A little more than two years ago, I was out of town when I read her article “Xi Jinping the Man.”[1] It gave me the shivers and an ominous feeling. After I returned to Beijing, I asked a student to help me make an appointment to see her. I will confess to the whole world here that I tried to pull her back at that meeting. I pleaded with her not to write such sensitive pieces anymore. I also said to her something like: “You have already written so much for China’s democracy and freedom. Your contributions are well known. Please don’t take risks like this anymore. Just devoting yourself to caring for your ailing husband and son who doesn’t have steady work will keep you busy enough. . . . .” She listened to me in silence.

Later, I read a quote of Mr. Xi Jinping to American leaders: “The Pacific Ocean is vast enough to accommodate both China and the United States.” I was slightly relieved. I figured Xi, who was big enough to express such accommodating sentiments to China’s top competitor, wouldn’t mind some harsh remarks of a 70-year-old woman journalist. Besides, she was telling the truth, not fabricating rumors.

In spite of this, I was still worried. The next time I met her I quietly nagged her again, hoping that she would reconsider.

Unfortunately, my prediction was confirmed by subsequent developments.

She has been held in detention for almost a year now, since she was first taken on April 24 of last year.

And when the pledge of “governing the country in accordance with the law” was put forward at the Fourth Plenum of the 18th CPC Central Committee in October 2013, I immediately thought that Gao Yu should be tried soon, “in accordance with the law.” So I patiently waited.

On November 21, 2013, the court finally held the trial. But the trial ended without a verdict, and the ruling deadline was extended for three months later. On March 20 of this year, when the court was scheduled to hold another hearing, the Supreme People’s Court intervened and allowed another three-month extension. It’s said that when the three months are up, the Supreme People’s Court can approve an infinite number of three-month extensions. This is tantamount to a life sentence for someone past 70.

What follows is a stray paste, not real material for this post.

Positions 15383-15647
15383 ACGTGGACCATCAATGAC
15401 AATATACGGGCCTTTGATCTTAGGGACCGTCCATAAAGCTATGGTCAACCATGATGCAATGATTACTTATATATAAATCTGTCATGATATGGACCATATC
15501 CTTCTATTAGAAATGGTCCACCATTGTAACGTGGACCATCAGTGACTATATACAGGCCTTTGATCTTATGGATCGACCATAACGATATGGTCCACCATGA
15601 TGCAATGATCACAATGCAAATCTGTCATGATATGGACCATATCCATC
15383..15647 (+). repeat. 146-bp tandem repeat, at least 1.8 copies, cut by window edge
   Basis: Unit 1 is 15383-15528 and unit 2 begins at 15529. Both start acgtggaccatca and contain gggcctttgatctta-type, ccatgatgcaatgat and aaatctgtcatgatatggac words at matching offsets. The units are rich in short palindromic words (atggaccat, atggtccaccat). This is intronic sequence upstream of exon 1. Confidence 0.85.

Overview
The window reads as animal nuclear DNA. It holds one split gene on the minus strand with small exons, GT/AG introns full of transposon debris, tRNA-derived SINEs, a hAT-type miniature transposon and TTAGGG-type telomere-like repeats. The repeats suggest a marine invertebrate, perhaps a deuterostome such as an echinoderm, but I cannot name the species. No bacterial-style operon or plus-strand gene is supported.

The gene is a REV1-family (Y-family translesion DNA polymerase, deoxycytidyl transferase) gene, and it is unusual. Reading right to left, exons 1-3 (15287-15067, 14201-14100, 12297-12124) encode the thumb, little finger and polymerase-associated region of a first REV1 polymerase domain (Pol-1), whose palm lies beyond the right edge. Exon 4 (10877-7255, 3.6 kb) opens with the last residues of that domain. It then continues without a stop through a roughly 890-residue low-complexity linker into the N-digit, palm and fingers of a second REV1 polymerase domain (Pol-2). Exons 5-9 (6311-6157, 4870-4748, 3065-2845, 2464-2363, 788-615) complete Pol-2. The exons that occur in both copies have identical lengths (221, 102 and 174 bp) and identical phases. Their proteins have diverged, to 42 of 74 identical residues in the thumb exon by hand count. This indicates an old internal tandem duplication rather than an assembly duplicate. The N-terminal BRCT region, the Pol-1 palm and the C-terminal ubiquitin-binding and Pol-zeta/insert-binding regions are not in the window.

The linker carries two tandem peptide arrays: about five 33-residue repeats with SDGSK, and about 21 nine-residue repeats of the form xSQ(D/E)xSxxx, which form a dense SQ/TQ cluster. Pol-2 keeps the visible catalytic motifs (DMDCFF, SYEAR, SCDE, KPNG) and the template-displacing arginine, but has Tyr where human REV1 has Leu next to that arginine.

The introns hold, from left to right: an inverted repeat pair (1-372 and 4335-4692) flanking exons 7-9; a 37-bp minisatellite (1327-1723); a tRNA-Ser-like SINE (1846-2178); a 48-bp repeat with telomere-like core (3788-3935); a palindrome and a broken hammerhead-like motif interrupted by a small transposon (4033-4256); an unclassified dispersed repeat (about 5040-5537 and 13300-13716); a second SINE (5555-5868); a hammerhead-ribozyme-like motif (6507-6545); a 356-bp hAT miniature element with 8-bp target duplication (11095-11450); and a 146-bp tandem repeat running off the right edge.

Is this the principle of “govern the country in accordance with the law” that the CPC authorities purport to uphold?

I just can’t hold down my burning rage!

I hereby call on the CPC authorities and relevant departments of the Chinese government to: openly announce Gao Yu’s guilt to the world and sentence her if there is solid evidence to prove her criminality; or, if she has to be held while sufficient and solid evidence still needs to be collected, at least grant her medical parole out of humanitarian considerations, and release her into residential surveillance.

As I am writing this essay for Gao Yu, the image of another lawyer came to my mind—he is lawyer Pu Zhiqiang, another long-time friend of mine. It was he who sponsored our Chinese New Year dinner gathering of family members of June Fourth victims this February, where I gave everyone a special introduction to Pu Zhiqiang. He was detained in May 2014, after attending a forum commemorating the 25th anniversary of June Fourth along with several other participants. He has also been detained for almost a year now. Just as in the case of Gao Yu, the court did not issue a verdict, only continuously delays the ruling.

If there is solid evidence, convict. If not, release. Do everything “in accordance with the law.” Isn’t this what the pronouncement of “governing the country in accordance with the law” at the 18th CPC Central Committee is all about? Please don’t defile this hallowed slogan.

I also would like to appeal to leaders of all countries in the international community and all human rights organizations to pay close attention to the human rights condition in China, and the misfortune and situation of Gao Yu, Pu Zhiqiang, and others.

April 6, 2015, Wuxi, Jiangsu Province


[1] A critique of Xi Jinping (男儿习近平), published on the Deutsche Welle website in January 2013. English translation by ChinaChange.